The AR gaming mobility paradox: gamers reject mobile phones but embrace mobility
AR gaming is interesting to two out of three respondents (66 percent), who want to play not only to at home, but also when out and about. However, for an AR gaming revolution to happen, there are several essential criteria that need to be fulfilled.
The current platforms of AR gaming, using a smartphone or tablet as a way to experience the augmented world, will not be acceptable for much longer. In fact, one in three AR gamers say holding a mobile device is not good enough for AR gaming.
Consumers also complain about the limitations in the field of view. This paradox, where gamers reject mobile phones, but embrace mobility, could be solved with AR glasses that are affordable and look like normal glasses, so that people feel they can wear them in public without causing a scene.
If AR glasses look reasonably like normal glasses, I would not hesitate to wear them all the time.
Sumiko, 27, Japan
AR and physical exercise
Even though there is a physically active component to Pokémon Go, this is not a key driver for most current gamers. In an AR-enabled future, gyms and fitness centers will be able to improve indoor training. Consumers can get an immersive experience of jogging or cycling as if they were on the beach, in the woods or on a country road.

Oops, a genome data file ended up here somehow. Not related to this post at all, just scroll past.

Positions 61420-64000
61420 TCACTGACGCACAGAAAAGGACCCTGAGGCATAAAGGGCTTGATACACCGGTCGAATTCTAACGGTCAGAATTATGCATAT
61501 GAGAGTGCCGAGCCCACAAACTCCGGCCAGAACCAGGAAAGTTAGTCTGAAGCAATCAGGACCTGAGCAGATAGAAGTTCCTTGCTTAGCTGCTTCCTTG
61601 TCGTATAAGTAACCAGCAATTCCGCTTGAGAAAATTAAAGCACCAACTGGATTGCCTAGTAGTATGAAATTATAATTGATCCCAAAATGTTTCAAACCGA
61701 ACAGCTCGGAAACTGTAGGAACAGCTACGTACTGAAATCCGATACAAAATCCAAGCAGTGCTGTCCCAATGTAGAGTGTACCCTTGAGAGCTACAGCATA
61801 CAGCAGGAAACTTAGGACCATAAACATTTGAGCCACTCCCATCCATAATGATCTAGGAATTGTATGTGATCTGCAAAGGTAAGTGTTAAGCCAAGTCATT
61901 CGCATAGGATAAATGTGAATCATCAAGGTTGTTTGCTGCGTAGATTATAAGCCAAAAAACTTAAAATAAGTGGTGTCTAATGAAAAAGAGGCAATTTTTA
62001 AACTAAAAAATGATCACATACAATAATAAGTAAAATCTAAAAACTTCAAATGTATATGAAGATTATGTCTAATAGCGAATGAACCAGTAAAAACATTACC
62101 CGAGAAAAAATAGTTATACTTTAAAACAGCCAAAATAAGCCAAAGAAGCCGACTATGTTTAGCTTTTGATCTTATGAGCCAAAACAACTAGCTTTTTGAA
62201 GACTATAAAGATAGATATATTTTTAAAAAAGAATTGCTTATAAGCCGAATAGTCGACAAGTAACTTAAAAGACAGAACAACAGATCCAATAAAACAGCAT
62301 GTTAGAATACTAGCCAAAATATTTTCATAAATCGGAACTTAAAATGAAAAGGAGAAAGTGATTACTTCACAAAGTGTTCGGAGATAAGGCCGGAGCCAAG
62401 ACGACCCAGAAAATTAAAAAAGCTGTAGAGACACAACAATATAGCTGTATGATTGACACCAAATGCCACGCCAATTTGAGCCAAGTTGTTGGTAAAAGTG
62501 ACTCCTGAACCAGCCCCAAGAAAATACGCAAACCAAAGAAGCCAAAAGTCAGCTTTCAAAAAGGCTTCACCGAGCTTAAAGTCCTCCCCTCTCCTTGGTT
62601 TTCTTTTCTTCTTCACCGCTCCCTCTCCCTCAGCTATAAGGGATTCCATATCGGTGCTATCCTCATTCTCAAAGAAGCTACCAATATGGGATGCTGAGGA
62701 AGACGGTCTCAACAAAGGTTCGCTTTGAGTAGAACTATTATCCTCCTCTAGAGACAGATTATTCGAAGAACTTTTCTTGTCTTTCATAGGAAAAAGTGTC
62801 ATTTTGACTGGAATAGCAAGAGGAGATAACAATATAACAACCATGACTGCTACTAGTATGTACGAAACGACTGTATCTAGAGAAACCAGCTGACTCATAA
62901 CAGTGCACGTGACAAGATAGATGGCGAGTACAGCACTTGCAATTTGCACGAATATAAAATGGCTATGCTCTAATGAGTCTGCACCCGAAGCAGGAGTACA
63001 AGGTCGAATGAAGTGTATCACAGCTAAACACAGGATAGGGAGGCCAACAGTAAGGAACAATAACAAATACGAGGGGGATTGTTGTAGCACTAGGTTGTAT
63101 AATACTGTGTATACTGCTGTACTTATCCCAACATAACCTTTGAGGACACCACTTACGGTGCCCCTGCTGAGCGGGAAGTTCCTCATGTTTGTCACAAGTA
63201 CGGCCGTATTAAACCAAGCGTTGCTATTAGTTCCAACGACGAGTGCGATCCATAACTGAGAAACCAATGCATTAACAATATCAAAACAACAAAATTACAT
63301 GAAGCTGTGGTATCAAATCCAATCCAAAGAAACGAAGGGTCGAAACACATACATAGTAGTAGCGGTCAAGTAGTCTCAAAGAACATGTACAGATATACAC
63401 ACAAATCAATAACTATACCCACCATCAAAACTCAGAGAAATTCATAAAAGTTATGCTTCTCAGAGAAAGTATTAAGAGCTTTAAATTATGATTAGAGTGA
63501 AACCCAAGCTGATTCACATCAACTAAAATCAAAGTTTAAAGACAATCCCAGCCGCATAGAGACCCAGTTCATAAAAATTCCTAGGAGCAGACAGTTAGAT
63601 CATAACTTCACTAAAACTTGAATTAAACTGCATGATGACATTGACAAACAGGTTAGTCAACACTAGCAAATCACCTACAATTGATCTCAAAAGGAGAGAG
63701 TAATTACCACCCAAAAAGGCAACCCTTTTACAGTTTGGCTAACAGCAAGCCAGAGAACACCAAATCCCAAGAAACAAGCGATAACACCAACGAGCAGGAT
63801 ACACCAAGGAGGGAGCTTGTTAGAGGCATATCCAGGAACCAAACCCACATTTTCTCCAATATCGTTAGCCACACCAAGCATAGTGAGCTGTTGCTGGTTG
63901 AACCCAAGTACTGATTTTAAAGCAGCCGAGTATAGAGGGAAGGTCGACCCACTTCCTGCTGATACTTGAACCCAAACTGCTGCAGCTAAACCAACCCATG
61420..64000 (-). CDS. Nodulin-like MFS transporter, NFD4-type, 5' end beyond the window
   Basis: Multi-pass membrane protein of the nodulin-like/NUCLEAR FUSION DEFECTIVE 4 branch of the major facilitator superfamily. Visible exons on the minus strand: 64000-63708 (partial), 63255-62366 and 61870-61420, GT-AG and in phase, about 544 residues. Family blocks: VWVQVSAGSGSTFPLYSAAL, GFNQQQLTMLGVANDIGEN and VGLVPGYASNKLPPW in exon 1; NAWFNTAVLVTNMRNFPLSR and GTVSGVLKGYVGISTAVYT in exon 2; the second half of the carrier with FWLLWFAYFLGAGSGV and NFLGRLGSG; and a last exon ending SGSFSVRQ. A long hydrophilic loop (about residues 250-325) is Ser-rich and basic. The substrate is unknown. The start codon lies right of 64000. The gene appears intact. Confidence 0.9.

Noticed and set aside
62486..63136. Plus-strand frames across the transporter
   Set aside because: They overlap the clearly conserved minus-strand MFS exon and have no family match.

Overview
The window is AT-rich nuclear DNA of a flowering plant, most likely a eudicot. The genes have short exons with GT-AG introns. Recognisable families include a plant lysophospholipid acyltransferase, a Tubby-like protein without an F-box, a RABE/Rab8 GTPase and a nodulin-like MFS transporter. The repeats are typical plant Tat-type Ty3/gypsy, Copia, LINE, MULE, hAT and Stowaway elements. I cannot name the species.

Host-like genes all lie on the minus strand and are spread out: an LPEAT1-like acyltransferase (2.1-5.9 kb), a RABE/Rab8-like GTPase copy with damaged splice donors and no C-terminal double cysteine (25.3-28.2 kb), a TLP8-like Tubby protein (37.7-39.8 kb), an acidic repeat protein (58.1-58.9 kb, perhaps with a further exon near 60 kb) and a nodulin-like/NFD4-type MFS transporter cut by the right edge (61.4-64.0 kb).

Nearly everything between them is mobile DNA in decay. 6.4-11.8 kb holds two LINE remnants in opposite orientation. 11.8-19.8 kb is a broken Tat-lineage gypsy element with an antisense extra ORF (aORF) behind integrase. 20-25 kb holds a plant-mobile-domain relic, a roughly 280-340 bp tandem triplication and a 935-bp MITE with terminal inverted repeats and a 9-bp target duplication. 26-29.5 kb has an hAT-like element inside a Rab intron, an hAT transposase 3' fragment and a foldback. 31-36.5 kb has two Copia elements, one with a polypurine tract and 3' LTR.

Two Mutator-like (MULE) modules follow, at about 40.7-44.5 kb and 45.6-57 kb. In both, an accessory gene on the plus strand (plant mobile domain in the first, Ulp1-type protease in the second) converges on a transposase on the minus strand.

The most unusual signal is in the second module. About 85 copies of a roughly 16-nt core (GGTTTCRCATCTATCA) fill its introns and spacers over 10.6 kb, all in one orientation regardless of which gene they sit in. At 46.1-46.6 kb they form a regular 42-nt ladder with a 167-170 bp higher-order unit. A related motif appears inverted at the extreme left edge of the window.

Roughly one in four say that they will use AR when doing exercise in the next five years. Nearly half agree that multiplayer AR sports, like playing football or badminton, with a human opponent operating virtually would be very interesting.
Social AR gaming is going to be key
Playing games together is a fundamental human social activity. Over time, the type of games played have changed.
Today's video games are no different when it comes to the need and expectation for a social experience, even though the games are now played online.
In the years to come, social gaming will continue to grow. Just under one quarter of PC and game console gamers say that they play more multiplayer games today than they did 5 years ago. Looking forward, 20 percent believe they will play more multiplayer games in the next 5 years.